A top priority for today's district CIOs and other IT leaders is ensuring that their schools are ready to administer online assessments when they become available in the 2014–2015 school year. Among other things, they're checking district bandwidth to ensure it's sufficient to carry traffic associated with assessments, other school business and the instructional needs of students and teachers, as well as monitoring the balance of their internal networks. They're also counting available devices to ensure that everything satisfies the requirements of the testing consortia that are providing the exams for students.
How else have districts and states prepared for this type of widespread change? Implementing Online Assessments: Pathways to Success, an online, interactive tool developed by the State Educational Technology Directors Association (SETDA), attempts to answer these questions.
The website takes an in-depth look at how four states — Delaware, Idaho, North Carolina and Virginia — successfully implemented online assessments. Each case study describes the state's history with online assessments, the evolution of their infrastructure, and their approach to training and communication with districts, and provides an in-depth look at what it took for one district to implement the assessments.
A compelling component of the Implementing Online Assessments tool is its database of downloadable resources, which can be filtered five ways: by topic area, resource type, state, target audience and time frame.
Of particular interest are the topic areas — communicating, infrastructure, needs, piloting and preparing — which state and district leaders indicated were crucial to their success. The resource types include checklists, meeting agendas with Microsoft PowerPoint presentations, reference materials, sample communications and technical specifications. So, for example, a chief technology officer could look for information regarding infrastructure and tech specifications in Delaware and North Carolina and find a robust set of resources. A curriculum or assessment specialist, meanwhile, could search the communicating and preparing topic areas for meeting agendas, slides and sample communications from Idaho and Virginia.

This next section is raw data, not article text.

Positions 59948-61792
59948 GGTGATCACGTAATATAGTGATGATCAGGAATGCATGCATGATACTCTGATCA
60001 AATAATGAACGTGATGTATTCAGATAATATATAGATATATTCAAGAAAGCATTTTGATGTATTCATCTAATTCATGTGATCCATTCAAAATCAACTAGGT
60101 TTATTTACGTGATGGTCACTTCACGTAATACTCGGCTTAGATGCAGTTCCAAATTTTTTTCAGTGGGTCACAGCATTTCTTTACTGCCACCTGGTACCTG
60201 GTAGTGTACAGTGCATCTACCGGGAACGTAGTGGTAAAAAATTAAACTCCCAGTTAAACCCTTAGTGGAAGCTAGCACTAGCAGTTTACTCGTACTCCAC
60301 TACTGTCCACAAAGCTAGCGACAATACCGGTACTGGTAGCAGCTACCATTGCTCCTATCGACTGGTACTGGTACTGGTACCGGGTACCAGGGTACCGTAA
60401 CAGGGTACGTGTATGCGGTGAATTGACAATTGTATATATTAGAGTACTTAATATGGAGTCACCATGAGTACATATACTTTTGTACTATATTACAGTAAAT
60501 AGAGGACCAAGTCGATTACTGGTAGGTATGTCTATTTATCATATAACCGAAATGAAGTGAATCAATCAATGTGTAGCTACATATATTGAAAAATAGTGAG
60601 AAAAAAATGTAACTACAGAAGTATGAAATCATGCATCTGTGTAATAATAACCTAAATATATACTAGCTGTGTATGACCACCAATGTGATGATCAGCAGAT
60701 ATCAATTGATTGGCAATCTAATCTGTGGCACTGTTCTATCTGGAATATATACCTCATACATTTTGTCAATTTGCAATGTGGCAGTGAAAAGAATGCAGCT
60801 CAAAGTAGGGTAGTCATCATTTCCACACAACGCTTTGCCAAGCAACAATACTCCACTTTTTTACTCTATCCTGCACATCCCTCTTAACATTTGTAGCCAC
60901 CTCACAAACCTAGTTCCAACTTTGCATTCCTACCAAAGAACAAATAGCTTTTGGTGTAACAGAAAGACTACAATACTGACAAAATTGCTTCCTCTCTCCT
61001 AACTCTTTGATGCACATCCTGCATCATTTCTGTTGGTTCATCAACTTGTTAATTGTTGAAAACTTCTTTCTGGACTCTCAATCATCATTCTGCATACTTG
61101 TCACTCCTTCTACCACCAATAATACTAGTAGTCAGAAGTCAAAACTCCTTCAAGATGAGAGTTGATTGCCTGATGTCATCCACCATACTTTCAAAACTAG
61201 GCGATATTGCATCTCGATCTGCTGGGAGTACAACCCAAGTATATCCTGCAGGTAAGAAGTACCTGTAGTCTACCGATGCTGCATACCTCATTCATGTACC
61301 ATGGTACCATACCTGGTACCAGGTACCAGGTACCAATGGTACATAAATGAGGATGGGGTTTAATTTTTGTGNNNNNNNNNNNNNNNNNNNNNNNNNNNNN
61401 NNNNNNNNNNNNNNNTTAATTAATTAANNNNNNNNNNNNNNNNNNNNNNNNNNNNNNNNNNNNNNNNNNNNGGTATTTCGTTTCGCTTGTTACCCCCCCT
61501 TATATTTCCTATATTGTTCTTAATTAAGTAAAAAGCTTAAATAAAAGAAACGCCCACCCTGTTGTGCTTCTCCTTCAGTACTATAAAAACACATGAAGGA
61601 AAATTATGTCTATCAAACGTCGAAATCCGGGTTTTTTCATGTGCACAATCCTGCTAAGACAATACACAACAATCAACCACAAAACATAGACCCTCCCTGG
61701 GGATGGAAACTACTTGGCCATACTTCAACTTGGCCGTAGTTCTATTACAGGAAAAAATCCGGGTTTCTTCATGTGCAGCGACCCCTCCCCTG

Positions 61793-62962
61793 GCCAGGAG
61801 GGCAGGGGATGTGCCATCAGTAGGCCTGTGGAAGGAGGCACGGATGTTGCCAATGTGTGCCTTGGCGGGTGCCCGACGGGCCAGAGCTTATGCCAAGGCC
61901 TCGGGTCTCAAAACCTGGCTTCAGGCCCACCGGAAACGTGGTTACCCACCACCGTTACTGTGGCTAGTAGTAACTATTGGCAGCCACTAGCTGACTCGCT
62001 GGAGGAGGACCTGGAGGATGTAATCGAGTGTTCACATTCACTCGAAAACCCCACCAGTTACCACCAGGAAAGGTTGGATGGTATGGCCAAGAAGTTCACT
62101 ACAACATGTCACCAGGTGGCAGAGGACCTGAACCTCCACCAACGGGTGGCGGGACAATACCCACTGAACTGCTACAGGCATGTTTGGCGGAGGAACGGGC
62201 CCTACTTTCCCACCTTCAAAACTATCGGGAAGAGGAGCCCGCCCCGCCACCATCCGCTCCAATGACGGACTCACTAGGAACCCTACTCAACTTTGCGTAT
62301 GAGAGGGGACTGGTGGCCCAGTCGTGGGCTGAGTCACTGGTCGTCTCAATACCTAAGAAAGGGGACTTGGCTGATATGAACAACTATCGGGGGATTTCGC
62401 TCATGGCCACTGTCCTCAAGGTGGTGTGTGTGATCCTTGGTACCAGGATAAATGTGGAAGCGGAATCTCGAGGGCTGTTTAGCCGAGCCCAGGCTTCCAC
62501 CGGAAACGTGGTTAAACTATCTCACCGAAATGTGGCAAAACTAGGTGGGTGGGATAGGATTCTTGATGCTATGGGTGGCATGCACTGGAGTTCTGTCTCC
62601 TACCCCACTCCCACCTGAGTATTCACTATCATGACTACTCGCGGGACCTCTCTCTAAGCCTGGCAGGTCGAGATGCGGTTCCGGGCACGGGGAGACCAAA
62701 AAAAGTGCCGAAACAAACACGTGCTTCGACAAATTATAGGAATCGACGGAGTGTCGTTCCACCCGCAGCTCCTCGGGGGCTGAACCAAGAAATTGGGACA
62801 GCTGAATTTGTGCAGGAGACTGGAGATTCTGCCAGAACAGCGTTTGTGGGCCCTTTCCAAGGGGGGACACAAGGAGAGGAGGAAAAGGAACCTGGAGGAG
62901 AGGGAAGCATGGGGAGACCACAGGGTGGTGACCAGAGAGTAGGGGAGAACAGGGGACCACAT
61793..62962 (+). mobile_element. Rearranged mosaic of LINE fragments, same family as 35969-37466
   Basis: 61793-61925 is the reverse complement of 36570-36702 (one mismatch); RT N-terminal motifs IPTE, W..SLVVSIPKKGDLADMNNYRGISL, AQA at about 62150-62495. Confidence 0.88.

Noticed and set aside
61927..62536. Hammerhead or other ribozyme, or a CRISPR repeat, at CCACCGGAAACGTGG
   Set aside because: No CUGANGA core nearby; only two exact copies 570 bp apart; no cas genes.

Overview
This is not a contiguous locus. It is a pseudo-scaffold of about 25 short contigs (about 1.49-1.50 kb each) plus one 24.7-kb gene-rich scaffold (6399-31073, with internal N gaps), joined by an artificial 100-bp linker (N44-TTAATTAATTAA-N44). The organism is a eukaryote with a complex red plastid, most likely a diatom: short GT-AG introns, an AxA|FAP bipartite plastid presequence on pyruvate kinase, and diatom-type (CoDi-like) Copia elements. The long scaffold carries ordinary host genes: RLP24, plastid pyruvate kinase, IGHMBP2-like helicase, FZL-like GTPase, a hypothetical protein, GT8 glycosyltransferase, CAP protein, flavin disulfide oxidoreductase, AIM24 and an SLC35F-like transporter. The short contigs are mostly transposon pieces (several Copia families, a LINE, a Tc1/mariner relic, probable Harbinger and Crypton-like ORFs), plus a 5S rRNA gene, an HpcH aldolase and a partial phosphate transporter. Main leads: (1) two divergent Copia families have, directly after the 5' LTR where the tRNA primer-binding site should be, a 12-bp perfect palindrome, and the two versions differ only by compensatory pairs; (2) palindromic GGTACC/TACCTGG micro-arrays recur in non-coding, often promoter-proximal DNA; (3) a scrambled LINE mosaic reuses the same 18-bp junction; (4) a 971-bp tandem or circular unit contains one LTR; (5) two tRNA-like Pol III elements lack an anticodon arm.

Early response to the site has been overwhelmingly positive among a variety of audiences. Curriculum and assessment specialists at a recent Council of Chief State School Officers meeting praised the tool, as did some state readiness coordinators during a recent webinar.
As word about the site spreads from the state to the district level, we anticipate opportunities to augment and improve the site. It is yours to use — take advantage of it.
The State Educational Technology Directors Association has developed a number of resources to assist states and districts as they prepare to implement online assessments (available at setda.org/web/guest/assessment).
One especially valuable resource is a paper released Dec. 4, 2012 — the same day that the Smarter Balanced Assessment Consortium issued the initial minimum and recommended technology specifications for its online assessments. The paper stresses that technology requirements for assessment must be taken in the broader context of the full range of technology issues schools are facing today. District leaders should look at technology needs for the long term, explicitly considering the technology needs to meet curricular, instructional, assessment, professional development and school operational goals. For more information, download SETDA's paper.